The following statement was found high in Google's search results on the subject -
"'The Dark Night of the Soul' is one of the most painful, isolating, and destabilizing experiences in life. Yet it is also a tremendous blessing in disguise."
Coupled with “that which does not kill us, makes us stronger”, attributed to Friedrich Nietzsche, and speaking from my own life experiences, this will lead you to your suicide but for remarkable fortitude, humility and action. Personally, I began classical piano playing from nothing at the age of 21, and I ultimately achieved a college level; but piano led to further diversification in my life, and more. My mother maintains the instrument saved my life.
This experience represents a total breakdown of everything that is us, at the most fundamental levels. It doesn't mean dissociation from our families or loss of a sense of gender. In a greater part though, identities and group affiliations, etc.: the things we don't need to hold so much store in, are especially vulnerable and likely to be lost. That's very painful, but vanities such as our physical attractiveness and unfounded confidence, may go too, perhaps with more pain. After all of this, we either rebuild and/or begin everything again, and in a better way, or rather a more robust way, i.e. a genuine way; or our life is over.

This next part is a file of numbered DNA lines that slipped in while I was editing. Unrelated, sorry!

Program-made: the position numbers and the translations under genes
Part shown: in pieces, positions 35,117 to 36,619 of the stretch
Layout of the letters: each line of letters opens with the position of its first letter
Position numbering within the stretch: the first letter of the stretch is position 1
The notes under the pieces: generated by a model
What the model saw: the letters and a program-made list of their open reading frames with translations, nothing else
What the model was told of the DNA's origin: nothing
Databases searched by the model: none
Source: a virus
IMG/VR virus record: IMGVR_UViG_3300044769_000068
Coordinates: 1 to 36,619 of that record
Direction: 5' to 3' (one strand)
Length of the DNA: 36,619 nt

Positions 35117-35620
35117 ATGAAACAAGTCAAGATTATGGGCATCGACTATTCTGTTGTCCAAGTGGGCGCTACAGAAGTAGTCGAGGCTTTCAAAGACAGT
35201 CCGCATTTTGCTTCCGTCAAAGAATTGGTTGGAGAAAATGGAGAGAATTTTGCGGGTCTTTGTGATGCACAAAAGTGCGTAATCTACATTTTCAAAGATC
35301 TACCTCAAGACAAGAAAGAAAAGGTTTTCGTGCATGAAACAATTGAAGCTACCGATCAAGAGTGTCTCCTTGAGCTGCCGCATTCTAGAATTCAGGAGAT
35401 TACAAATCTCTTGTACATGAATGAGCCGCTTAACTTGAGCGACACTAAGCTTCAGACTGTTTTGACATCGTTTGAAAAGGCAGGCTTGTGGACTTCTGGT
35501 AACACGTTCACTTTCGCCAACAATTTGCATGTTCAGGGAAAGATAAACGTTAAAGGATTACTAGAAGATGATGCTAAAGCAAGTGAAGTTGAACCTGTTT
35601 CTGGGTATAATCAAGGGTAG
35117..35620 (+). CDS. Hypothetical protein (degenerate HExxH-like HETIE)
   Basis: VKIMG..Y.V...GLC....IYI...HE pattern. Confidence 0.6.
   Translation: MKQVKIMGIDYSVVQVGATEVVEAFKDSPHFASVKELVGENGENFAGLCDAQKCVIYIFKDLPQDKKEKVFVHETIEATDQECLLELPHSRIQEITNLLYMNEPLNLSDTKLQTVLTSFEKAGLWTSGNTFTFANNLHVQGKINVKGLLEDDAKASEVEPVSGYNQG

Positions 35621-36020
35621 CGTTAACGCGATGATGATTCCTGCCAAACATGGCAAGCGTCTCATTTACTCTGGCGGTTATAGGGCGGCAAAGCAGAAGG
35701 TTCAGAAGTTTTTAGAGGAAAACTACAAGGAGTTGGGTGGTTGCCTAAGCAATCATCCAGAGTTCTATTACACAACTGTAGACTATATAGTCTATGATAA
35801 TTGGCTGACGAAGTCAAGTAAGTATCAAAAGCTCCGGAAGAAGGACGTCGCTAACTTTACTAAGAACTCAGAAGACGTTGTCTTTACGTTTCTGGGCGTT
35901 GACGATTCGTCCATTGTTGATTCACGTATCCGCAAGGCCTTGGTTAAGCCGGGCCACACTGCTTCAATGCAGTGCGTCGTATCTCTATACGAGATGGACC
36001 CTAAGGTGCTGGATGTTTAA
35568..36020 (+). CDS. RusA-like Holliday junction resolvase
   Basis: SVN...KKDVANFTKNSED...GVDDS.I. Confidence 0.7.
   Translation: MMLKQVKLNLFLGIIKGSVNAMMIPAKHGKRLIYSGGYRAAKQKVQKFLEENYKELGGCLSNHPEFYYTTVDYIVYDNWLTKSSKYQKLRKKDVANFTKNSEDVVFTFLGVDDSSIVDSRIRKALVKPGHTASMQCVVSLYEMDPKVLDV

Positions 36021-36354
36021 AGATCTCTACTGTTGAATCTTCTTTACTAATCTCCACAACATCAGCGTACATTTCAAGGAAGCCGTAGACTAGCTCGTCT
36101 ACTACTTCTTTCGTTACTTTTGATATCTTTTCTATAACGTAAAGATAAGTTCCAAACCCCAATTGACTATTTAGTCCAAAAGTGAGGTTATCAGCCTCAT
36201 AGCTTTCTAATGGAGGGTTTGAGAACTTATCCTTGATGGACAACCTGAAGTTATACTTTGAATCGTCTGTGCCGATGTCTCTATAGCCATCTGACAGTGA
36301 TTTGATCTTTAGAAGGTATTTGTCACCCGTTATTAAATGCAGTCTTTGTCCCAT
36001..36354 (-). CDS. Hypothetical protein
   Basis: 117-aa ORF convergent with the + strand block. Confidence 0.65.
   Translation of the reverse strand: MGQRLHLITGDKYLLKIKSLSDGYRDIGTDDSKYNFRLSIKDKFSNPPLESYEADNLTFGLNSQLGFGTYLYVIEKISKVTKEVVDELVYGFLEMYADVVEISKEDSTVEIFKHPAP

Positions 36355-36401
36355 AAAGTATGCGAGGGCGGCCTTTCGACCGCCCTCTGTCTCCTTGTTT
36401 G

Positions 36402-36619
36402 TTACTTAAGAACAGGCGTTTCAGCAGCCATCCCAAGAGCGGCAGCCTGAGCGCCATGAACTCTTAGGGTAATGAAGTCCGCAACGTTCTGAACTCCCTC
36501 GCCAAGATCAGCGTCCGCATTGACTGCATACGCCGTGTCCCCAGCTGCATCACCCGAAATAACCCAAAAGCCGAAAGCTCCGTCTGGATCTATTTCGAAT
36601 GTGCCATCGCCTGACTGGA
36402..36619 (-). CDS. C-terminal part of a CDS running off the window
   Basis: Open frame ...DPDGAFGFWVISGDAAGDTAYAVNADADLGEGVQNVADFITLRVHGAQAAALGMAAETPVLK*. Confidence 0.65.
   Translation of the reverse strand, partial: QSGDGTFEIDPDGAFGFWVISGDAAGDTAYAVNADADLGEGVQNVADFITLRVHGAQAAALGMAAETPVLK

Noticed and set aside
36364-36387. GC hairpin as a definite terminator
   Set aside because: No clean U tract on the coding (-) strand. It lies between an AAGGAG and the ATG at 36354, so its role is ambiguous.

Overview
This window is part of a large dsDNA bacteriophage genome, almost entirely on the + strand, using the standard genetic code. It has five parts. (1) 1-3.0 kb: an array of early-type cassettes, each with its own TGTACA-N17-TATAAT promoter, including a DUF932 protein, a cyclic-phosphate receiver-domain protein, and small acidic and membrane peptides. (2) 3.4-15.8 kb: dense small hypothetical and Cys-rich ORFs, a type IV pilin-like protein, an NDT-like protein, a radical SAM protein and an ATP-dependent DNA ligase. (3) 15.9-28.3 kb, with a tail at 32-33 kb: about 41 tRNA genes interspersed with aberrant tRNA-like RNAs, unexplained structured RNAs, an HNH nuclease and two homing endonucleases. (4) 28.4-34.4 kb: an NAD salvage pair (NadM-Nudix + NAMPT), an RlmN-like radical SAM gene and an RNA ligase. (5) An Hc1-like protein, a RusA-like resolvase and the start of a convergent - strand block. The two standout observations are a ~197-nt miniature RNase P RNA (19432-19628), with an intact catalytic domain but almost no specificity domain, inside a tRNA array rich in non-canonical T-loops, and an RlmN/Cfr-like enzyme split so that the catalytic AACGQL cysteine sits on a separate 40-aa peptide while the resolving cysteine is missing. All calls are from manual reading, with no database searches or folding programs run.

Having pointed out that I experienced such a misfortune, it shouldn't be a surprise to anyone, that my primary book: "I am", is strongly against us forming identities, accepting labels, and entering the mindset of groups.
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Most things involve shades of grey and are not about blacks and whites alone. It would be crass for me to suggest people attempt to achieve mitigations, just in case they have a "Dark night of the soul" !!! They are not so common. Instead, I think that we are stronger, less vulnerable, and more genuine, if we avoid these identities, labels, and anything else which removes our individuality.